Renaissance Man: Stefan Johansson Talks Watches and Racing

By P. Joseph

Watches, wine and fast cars may read like the wish-list of every man – but for one in particular it is often just another day at the office.

For almost three decades Stefan Johansson has been one of the top drivers in the world of international motorsports, achieving success in Formula One, IndyCar and Le Mans style sports car racing.

Today he remains active as a racing driver, as well as managing his own successful racing team, but away from the track Johansson has a myriad of diversions. An accomplished painter, he has had work displayed at several exhibitions. He has also recently invested in a small vineyard in Argentina, called ‘Little Leaf’ (after his racing nickname).

But the interest that takes up most of his time nowadays is the eponymous Stefan Johansson Vaxjo watch company, which produces customised, limited-edition timepieces.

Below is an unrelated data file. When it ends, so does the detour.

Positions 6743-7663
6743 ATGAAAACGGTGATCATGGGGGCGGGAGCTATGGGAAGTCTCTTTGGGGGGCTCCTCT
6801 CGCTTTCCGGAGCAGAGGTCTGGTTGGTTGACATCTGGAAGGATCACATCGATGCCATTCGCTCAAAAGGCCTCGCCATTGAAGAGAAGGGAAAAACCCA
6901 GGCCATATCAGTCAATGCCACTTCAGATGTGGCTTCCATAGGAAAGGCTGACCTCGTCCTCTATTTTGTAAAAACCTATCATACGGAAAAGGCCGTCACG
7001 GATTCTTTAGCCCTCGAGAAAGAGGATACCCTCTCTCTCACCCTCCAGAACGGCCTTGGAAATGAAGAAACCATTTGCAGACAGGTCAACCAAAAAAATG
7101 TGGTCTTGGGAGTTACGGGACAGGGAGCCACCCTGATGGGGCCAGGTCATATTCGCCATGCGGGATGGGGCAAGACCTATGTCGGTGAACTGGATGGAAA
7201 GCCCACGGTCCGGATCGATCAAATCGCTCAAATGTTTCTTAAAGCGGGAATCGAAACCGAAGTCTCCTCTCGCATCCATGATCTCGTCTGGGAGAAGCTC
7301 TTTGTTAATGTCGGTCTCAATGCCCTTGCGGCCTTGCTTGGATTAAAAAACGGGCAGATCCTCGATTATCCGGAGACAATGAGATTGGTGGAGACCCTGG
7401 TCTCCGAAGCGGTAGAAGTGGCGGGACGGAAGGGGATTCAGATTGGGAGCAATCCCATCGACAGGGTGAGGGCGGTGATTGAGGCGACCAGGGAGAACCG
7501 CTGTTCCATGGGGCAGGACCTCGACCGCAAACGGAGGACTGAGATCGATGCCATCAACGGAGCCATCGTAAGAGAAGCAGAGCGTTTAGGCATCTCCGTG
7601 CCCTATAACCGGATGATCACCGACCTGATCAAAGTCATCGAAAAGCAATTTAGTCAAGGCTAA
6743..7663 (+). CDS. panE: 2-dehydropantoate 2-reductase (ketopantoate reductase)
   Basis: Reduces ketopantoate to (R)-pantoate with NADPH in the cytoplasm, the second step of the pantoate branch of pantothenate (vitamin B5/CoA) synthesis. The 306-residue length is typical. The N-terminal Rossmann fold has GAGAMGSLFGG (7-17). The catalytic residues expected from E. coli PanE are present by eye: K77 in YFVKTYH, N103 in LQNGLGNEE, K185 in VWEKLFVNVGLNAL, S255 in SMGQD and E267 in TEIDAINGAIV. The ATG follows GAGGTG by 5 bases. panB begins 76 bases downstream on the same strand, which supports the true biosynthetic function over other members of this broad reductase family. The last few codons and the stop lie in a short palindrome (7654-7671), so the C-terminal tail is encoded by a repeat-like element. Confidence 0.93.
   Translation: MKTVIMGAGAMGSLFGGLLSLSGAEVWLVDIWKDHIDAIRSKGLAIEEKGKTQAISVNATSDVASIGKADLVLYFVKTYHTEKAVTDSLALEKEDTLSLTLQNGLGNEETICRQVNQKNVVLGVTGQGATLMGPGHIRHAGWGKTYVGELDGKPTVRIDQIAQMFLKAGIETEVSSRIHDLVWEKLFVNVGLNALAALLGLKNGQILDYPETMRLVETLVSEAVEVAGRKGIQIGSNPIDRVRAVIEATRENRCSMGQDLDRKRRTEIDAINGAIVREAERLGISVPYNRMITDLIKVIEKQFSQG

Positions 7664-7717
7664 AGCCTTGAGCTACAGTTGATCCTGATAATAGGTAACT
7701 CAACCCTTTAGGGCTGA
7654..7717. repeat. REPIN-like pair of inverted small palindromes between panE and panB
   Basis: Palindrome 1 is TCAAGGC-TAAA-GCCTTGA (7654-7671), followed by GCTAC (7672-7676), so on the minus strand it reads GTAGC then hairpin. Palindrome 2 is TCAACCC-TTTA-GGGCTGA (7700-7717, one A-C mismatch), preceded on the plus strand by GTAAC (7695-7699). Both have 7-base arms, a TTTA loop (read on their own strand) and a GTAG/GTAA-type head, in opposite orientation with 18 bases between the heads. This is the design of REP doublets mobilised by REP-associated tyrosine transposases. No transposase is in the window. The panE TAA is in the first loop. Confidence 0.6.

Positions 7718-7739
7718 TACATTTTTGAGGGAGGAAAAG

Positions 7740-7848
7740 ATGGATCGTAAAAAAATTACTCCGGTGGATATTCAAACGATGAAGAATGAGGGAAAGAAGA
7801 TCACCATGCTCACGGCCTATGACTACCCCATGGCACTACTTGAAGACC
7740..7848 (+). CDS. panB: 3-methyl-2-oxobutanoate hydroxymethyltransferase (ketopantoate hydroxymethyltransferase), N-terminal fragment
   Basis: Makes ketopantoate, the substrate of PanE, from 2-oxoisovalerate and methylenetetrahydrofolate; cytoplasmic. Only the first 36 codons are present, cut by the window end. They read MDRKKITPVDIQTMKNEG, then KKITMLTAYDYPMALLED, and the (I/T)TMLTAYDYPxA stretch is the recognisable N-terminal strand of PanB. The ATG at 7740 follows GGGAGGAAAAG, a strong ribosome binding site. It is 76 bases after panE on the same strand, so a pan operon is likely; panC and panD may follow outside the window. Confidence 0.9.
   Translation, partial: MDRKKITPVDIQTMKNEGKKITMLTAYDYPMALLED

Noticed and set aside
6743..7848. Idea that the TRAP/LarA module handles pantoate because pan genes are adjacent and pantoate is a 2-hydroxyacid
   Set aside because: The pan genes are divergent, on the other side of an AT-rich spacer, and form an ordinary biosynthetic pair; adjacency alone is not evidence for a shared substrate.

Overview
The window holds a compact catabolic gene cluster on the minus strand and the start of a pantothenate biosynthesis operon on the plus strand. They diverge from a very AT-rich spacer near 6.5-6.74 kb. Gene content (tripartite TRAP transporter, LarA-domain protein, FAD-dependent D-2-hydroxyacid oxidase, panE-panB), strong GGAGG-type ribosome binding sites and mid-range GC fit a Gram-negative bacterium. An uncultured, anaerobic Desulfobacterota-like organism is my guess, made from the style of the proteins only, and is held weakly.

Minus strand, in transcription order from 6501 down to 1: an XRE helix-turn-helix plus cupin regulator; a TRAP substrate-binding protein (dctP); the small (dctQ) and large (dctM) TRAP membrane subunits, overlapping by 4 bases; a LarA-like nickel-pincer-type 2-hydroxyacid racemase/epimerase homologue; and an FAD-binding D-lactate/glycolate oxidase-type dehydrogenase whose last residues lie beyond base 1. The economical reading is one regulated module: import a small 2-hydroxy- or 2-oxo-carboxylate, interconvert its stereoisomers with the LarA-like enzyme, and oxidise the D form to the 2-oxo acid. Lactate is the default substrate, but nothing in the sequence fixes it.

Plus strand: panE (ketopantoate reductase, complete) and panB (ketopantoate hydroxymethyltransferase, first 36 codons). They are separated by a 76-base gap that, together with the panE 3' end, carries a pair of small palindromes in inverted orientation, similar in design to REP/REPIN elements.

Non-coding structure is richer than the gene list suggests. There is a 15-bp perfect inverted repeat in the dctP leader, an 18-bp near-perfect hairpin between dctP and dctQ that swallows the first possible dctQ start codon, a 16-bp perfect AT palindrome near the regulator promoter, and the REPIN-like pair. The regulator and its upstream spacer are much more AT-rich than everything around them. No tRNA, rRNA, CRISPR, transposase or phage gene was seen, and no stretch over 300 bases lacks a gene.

Speaking to at the Cannes Film Festival this week, Johansson spoke of his enduring passion for racing, and how it impacts on his distinctive and sophisticated watch designs, which range between $7,500 and $25,000 in price.

“There’s little clues without being too blatantly obvious that always correspond with racing,” he told Shari Liu,’s Luxury Director.

“I have one that counts 24 hours backwards for the 24-hour of Le Mans race. You start the stopwatch and it works its way back to zero."

He added: “But I still try to keep a nice respectable view towards traditional watch-making.”

Having initially worked side-by-side with watch brands, the 54-year-old polymath finally decided that he wanted to make his own last year. Today a host of racing drivers and fans are owners of Stefan Johansson watches.

Each watch designed is typically limited to a maximum of 250 pieces, all of which are individually built and numbered, along with the inscription of the name of the customer on the glass back.

Next up for Johansson will be the launch of a range of exclusive products such as fragrances, optics, luggage and other accessories.

But unlike his opponents on the track, it seems that he will never be able to leave his first love completely behind.

“I still do enough racing to keep the cobwebs out – five or six races a year – and to get the juices flowing,” he said, “but I know I’d miss it.”

“I stopped for a little while and it’s very difficult to replace the emotions and intensity of the racing week.”

Whatever he chooses, it will simply be another chapter in a fascinating life.

By P. Joseph